Key takeaways

  • When you purchase a house, closing costs are typically paid to your lender and other third parties who administer and process the loan.
  • Prepaid payments cover certain monthly costs of homeownership before they're actually due.
  • While closing costs go directly to the vendors, prepaids are typically held in escrow and distributed as needed.

There are a lot of real estate terms to keep straight when you’re getting ready to buy a house, including “closing costs” and “prepaids.” You may hear these seemingly similar terms used interchangeably when referencing everything you’ll need to pay at closing, but they are actually two different types of expenses. Here’s what you need to know.

Prepaid costs when buying a home

Mortgage prepaids, sometimes referred to simply as prepaids, are upfront payments a homebuyer makes to cover certain expenses in advance, before they’re actually due. Prepaids commonly include monthly homeownership expenses like homeowners insurance premiums and property taxes.

Because they’re payable at closing, they are sometimes rolled into the umbrella term “closing costs” — but there’s a fundamental difference. Rather than paying the vendor or provider directly, your lender will park prepaid funds in an escrow account, from which they will distribute payments as needed. Common prepaids include:

Mortgage interest

If you close on any day other than the first of the month — the day most mortgage payments are due — your mortgage lender will collect prepaid mortgage interest at the closing. It will be placed in an escrow account to be applied to your first mortgage payment.

The amount of prepaid interest you pay is calculated from the date of closing through the end of the month. This amount is your per-day (or “per diem”) interest cost on the loan multiplied by the number of days left in the month.

Keep in mind that because your prepaid interest is based on the number of days between your closing and the last day of the month, you can lower the amount of money you’ll need to bring to closing by scheduling the closing date near month’s end.

Homeowners insurance

Generally, lenders require borrowers to obtain a homeowners insurance policy in order to secure a mortgage. At the typical closing, a mortgage lender collects six to 12 months of homeowners insurance premiums, which it will distribute to your insurer each month.

Property taxes

Mortgage lenders also estimate how much property tax you’ll owe in advance. They typically ask for two months of property taxes upfront at the closing to build a reserve for when those payments come due. This money will be part of your initial escrow deposit (more on that below). From your escrow account, the lender will then make the property tax payments to your local government on your behalf.

Initial escrow deposit

To help create a cushion in your escrow account, your lender might also require an initial escrow payment at closing. This usually consists of two months of homeowners insurance, over and above whatever premium you pay at closing. Your two months of property taxes are also part of this deposit. This cash reserve helps ensure there is enough money available to pay those bills when they are due.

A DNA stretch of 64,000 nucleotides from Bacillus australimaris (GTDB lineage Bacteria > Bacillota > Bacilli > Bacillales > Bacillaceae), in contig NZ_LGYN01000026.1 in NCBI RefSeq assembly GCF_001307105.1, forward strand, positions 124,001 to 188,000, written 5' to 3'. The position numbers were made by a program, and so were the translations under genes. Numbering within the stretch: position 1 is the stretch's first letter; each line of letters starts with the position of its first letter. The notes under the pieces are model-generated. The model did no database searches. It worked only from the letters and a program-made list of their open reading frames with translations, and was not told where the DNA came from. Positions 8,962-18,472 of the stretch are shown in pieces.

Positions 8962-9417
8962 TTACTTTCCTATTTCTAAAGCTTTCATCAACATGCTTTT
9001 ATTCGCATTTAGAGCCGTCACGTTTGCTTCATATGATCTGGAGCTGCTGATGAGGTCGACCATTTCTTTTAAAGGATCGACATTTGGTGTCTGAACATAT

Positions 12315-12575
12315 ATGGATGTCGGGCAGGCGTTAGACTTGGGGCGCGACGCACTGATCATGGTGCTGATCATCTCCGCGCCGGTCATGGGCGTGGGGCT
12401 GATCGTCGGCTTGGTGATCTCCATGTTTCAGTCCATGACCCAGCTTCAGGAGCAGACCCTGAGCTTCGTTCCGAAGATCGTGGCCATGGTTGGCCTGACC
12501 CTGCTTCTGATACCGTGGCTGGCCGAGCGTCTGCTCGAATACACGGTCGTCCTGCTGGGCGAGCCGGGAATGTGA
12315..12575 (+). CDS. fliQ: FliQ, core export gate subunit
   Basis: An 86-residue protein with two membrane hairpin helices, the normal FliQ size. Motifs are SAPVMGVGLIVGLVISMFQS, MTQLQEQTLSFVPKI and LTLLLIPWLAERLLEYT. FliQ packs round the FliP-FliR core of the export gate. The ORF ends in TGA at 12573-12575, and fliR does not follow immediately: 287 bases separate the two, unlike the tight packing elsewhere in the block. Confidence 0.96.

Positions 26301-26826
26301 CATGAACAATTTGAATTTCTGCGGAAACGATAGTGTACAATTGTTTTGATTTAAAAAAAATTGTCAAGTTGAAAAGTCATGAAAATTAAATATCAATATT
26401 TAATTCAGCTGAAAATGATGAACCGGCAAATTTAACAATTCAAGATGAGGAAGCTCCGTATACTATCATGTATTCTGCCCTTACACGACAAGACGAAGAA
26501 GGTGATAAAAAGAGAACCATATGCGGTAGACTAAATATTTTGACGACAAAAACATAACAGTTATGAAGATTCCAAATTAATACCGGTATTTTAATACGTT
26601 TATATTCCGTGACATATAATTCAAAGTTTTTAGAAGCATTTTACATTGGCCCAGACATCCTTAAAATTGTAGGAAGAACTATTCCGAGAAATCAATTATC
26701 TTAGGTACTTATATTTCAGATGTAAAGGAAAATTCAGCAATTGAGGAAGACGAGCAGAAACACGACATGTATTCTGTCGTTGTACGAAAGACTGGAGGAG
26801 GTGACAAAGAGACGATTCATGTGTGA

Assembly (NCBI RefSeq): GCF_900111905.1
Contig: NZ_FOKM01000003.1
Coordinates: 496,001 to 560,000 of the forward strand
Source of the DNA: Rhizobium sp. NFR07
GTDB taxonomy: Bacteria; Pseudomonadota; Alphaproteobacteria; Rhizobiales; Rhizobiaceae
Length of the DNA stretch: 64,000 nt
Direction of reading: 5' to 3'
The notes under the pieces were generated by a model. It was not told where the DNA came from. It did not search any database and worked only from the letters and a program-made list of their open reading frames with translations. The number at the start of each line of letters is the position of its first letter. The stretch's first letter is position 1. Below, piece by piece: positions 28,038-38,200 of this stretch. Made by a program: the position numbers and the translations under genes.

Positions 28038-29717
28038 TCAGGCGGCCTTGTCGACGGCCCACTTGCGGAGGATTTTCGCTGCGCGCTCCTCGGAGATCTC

Once your mortgage payments kick in, your lender will continue to hold your monthly home insurance and property tax payments in escrow. Note that these are collected with your mortgage payment in addition to the loan principal and interest.

How to calculate prepaids

Your prepaid expenses are calculated on the closing disclosure that you’ll receive from your lender three business days before the closing takes place. Find them on Page 2, Section F of the document, alongside closing cost details. They will consist of:

  • Six to 12 months of homeowners insurance premiums, plus two months for escrow reserves.
  • Two months of property taxes as set by your local government (for example, if your annual property tax bill is $12,000, you’d prepay $2,000 into an escrow account).
  • Any interest that accrues on the loan from the closing date through the end of the month.

Closing costs when buying a home

Closing costs are the one-time fees a homebuyer pays directly to their mortgage lender for administering and processing the loan. These can include things like application and origination fees or charges to run a credit check. These costs can also encompass payments to third parties, such as fees paid to a real estate attorney, a title-search company or a home inspector.

Your closing disclosure document will detail all your closing costs by line item. Although the home seller will sometimes cover certain buyer closing costs as part of the sale agreement — commonly referred to as seller concessions — the buyer always pays the prepaid costs.

Closing costs vs. prepaids

Prepaids and closing costs are similar in that, as a homebuyer, you will have to pay them both when you close on the purchase. However, it’s useful to know the difference between the two and where your money is going: While regular closing costs are paid directly to the provider, prepaids get held in escrow by your lender and distributed by them as needed.

Common prepaid expenses

  • Homeowners insurance
  • Property taxes
  • Mortgage interest
  • Escrow deposit

Common closing costs

  • Loan-related fees
  • Appraisal and inspection fees
  • Title-related fees
  • Attorney fees